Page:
Date: December 19, 1949
Creator: Duncan, F. R. & Cobb, W. G.

Vanadium Deposits in the Carrizo Mountains District, Navajo Indian Reservation, Northeastern Arizona and Northwestern New Mexico

Description: From abstract: The Carrizo Mountains vanadium district is in the Navajo Indian Reservation, northeastern Arizona and northwestern New Mexico. From May through October, 1942, two mining companies, operating under lease agreements with the Navajo Service, opened several mines in the district and produced a total of about 6,000 tons of ore, averaging approximately 2.2 percent.
Date: 1942
Creator: Duncan, Donald C. & Stokes, William Lee

Memorandum Listing the Areas in Colorado, Utah, Arizona and New Mexico that are Geologically Favorable for Developing Large Reserves of Vanadium Ore by Prospecting

Description: Introduction: Vanadium ore is being mined at many places in western Colorado, southeastern Utah, northeastern Arizona, and northwestern New Mexico (fig. 1). Eight mills in this region produced about 4,300,000 pounds of V2 05 in 1942, representing about 90 percent of the vanadium obtained from domestic sources. Although ore production has mostly exceeded mill capacity since 1937, production during the last half of 1942 averaged only about 19,000 tons or ore a month, whereas the capacity of these mills total about 22,000 tons a month. At the expected rate of ore production, ore stockpiles will be exhausted sometime in 1944, and these mills will then have excess capacity. With more intensive prospecting than now practiced, however, it is believed that sufficient reserves can be indicated to sustain capacity operation of these mills for several years. This memorandum is prepared to specify those areas that are considered most favorable from a geologic standpoint for developing large reserves of vanadium ore by prospecting. It is based on intensive studies by the Geological Survey since 1939 in most of the areas that produce vanadium ore.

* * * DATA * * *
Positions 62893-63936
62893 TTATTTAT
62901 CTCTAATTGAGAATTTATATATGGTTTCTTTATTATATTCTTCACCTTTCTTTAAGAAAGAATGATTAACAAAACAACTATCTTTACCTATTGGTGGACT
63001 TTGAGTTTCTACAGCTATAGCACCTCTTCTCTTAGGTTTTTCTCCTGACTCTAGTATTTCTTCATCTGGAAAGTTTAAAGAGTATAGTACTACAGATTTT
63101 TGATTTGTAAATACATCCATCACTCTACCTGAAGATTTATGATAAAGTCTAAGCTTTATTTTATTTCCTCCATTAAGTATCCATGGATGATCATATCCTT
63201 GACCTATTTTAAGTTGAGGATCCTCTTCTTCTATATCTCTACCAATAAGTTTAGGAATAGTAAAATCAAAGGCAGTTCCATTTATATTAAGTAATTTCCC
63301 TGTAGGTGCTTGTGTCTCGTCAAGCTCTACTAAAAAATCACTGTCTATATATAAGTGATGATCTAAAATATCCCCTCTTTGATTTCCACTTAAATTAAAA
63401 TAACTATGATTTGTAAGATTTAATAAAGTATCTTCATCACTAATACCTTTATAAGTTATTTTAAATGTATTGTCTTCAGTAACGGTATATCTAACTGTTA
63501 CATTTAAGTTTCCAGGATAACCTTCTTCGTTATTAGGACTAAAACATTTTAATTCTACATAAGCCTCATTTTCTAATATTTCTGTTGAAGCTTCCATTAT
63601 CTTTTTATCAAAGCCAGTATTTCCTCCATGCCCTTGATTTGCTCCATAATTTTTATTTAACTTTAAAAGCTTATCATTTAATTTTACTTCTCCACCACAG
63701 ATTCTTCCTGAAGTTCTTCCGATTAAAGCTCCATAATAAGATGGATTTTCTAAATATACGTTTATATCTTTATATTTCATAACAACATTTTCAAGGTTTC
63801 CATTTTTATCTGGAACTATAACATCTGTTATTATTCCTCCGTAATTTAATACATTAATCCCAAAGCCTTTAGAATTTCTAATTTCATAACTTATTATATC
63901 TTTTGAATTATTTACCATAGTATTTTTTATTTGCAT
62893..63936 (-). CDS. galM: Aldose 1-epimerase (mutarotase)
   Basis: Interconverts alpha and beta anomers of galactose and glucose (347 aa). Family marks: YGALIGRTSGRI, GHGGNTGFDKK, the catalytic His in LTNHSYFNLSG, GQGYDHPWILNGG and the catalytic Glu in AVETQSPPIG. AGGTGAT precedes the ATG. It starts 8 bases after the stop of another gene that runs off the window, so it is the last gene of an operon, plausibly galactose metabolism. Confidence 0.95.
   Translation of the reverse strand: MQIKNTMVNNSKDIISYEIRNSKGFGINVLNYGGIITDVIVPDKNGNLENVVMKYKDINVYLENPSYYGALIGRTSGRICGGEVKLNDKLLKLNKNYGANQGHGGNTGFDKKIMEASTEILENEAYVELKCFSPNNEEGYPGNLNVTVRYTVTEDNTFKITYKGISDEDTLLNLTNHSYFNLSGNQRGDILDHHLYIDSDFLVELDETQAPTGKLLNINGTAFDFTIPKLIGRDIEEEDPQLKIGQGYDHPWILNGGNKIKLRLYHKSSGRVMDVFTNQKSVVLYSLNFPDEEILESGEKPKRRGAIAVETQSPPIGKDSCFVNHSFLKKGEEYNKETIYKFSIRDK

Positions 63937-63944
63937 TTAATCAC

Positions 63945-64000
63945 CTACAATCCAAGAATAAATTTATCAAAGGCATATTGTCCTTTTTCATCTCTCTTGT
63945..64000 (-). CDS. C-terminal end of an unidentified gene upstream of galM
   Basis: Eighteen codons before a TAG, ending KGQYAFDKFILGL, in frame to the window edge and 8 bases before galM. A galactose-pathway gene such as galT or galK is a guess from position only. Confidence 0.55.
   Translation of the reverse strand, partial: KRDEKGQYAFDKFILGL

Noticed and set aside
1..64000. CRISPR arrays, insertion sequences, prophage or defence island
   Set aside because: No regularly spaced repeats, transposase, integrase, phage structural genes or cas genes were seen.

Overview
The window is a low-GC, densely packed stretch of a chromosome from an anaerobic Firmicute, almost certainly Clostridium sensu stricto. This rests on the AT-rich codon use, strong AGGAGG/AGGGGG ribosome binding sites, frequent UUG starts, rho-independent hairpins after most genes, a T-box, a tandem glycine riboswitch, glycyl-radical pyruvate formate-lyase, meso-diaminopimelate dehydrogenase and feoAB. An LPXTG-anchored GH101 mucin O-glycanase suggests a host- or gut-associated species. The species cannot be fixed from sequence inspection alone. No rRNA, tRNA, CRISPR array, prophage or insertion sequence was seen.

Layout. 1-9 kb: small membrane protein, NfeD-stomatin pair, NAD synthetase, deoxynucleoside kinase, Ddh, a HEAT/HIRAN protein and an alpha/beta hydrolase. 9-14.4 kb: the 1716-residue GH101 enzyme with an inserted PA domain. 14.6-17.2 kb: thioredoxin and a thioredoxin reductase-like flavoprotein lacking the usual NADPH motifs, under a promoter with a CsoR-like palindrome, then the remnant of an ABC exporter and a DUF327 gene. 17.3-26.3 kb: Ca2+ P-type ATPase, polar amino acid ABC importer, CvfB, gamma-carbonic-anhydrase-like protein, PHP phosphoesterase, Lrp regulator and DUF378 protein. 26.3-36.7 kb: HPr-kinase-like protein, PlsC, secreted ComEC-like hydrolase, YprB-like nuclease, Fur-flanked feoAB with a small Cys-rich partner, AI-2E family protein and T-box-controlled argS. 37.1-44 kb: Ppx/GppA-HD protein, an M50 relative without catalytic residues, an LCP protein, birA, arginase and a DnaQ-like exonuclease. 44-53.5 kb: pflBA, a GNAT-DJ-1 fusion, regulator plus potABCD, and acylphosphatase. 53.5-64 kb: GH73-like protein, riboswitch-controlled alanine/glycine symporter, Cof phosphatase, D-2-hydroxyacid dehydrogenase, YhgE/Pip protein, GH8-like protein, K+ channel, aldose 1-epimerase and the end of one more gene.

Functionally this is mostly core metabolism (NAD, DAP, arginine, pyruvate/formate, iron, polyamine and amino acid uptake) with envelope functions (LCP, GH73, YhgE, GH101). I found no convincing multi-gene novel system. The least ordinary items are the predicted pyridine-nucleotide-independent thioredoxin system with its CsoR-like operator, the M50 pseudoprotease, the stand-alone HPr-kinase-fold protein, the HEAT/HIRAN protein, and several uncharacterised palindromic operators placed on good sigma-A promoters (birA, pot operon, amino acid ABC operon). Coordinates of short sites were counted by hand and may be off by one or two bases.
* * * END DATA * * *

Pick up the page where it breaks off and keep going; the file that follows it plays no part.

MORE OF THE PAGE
Date: April 10, 1943
Creator: Fischer, R. P.

Geology and Chromite Deposits of the Camagüey District, Camagüey Province, Cuba